Reflections in relation to the article “Are living beings extended autopoietic systems? An embodied reply.” | Humberto Maturana Romesín

Abstract

This is a very interesting article, and I would like to make a few epistemological and operational reflective commentaries that it evokes in me.

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EARTH CHARTER AND CULTURAL BIOLOGY Co-Inspired by Love | Ximena Dávila and Humberto Maturana (2011)

Interview with Humberto Maturana and Ximena Davila, of Matriztica School in Santiago, Chile.

Humberto Maturana is a renowned biologist and philosopher from Chile. He invented a theory of autopoiesis, about the nature of reflexive feedback control in living systems. Ximena Davila is a Professor from Chile who collaborates with Maturana, together they developed the dynamic vision that entangled the Biology of Knowledge and the Biology of Love that conform the basis for the Biological Matrix of Human Existence. Together they co-founded “la Escuela Matriztica de Santiago”.

In this interview, done by Cristina Moreno together with the staff members of the Methodist University of Sao Paulo, Brazil, Humberto Maturana and his colleague Ximena Davila offer their insights and reflections about the meaning of the Earth Charter and its relevance for today’s challenges.

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“The Effectiveness of Mathematical Formalisms” by Humberto Maturana Romesin (2000)

Reproduced from: https://reflexus.org/wp-content/uploads/maturana.pdf Cybernetics & Human Knowing, Vol.7, no. 2-3, 2000, pp. 147–150 ASC American  Society forCybernetics a society for the art and science of human understanding The Effectiveness of Mathematical Formalisms  Humberto Maturana Romesin In this short article I would like to address the question: How is that mathematical formalisms permit us to compute relations in the… Read More

“Biology of Language: The Epistemology of Reality” by Humberto R. Maturana (1978)

Reproduced from: https://pdfs.semanticscholar.org/9409/7d89173928e11fc20f851cf05c9138cbfbb3.pdf Biology of Language: The Epistemology of Reality Humberto R. Maturana (1978) I am not a linguist, I am a biologist. Therefore, I shall speak about language as a biologist, and address myself to two basic biological questions, namely: What processes must take place in an organism for it to establish a linguistic domain… Read More

Understanding Social Systems? / What Is Sociology? / Confusion of Reflective Domains? by Humberto R. Maturana

Understanding Social Systems? Humberto R. Maturana Escuela Matríztica de Santiago, Chile hmr/at/matriztica.org Maturana H. R. (2014) Understanding social systems? Constructivist Foundations 9(2): 187–188. http://constructivist.info/9/2/187 In my commentary I reflect on conceptual and epistemological questions. In particular, I challenge the idea of trying to define social systems. I also wonder whether in many cases autopoiesis is… Read More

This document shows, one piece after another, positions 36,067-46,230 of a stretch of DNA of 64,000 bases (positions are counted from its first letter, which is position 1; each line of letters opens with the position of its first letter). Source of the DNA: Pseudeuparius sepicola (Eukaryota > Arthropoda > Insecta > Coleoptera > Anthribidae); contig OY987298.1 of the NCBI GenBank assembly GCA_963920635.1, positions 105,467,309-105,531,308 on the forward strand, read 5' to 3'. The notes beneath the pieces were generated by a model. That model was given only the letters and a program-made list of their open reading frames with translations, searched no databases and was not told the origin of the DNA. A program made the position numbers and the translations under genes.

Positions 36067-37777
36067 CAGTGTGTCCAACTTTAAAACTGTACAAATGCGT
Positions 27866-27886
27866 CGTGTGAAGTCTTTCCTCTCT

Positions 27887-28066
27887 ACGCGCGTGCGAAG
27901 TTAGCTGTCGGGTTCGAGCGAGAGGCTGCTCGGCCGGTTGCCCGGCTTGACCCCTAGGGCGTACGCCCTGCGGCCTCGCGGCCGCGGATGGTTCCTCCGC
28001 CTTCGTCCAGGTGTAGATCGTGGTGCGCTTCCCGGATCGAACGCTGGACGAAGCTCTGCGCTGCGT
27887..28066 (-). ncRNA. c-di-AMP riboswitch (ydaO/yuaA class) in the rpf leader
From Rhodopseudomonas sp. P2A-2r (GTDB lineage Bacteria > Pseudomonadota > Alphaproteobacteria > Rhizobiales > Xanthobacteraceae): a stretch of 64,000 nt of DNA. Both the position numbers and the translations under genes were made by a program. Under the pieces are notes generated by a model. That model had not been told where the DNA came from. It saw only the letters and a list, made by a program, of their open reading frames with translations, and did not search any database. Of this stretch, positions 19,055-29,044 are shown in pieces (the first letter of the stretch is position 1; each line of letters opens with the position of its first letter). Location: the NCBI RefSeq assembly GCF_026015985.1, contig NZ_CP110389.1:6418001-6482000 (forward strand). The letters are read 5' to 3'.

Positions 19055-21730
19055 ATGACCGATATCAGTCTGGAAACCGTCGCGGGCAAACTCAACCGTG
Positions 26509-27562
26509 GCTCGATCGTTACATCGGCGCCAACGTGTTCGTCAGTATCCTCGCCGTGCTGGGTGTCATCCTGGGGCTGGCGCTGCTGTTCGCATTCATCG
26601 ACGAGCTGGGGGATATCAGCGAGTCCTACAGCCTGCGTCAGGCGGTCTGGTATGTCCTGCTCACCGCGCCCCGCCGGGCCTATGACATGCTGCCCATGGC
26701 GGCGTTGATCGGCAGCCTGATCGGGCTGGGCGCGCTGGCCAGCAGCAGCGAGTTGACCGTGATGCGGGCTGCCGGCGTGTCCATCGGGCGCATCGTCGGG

Cultural-Biology: Systemic Consequences of Our Evolutionary Natural Drift as Molecular Autopoietic Systems

Our purpose in this essay is to introduce new concepts (dynamic architecture and dynamic ecological organism-niche unity, among other) in a wide and recursive view of the systemic consequences of the following biological facts that I (Maturana in Biology of cognition, 1970, Unity and diversity of man. Le Seuil, Paris, 1978; Maturana and Varela in Autopoiesis and cognition: the realization of the living. D. Riedel Publishing Co, Boston, 1980, El Árbol del Conocimiento: Las Bases Bioógicas del Conocer Humano, 1a Edición. Editorial Universitaria, Santiago, 1984; Maturana and Mpodozis in Rev Chil Hist Nat 73:261–310, 2000) and we (Maturana and Dávila in Habitar humano: en seis ensayos de biología-cultural. Juan Carlos Sáez Editorial, Chile, 2008) have presented that can be resumed as: (1) that as living systems we human beings are molecular autopoietic system; (2) that living systems live only as long as they find themselves in a medium that provides them with all the conditions that make the realization of their living possible, that is, in the continuous conservation of their relation of adaptation to the circumstances in which they find themselves; (3) that as a living system exists only in a relation of adaptation with the medium that operates as its ecological niche, its reproduction necessarily occurs as a process of systemic duplication or multiplication of the ecological organism-niche unity that it integrates; (4) that the worlds of doings that we generate as languaging beings in our conversations, explanations, reflections and theories are part of our ecological niche; and (5) that we human beings as living beings that exist in languaging, are biological–cultural beings in which our cultural and our biological manners of existences can be distinguished but cannot be separated. Of the systemic consequences of these biological facts that we consider in this essay, we wish to mention two as the principal: (1) that the diversification of manners of living produced in biological evolution is the result of differential survival in a changing medium through the conservation of adaptation, and not through competitive survival of the best; and (2) that we in our living as languaging human beings (observers) are the epistemological fundament of all that we do and know as such. Read More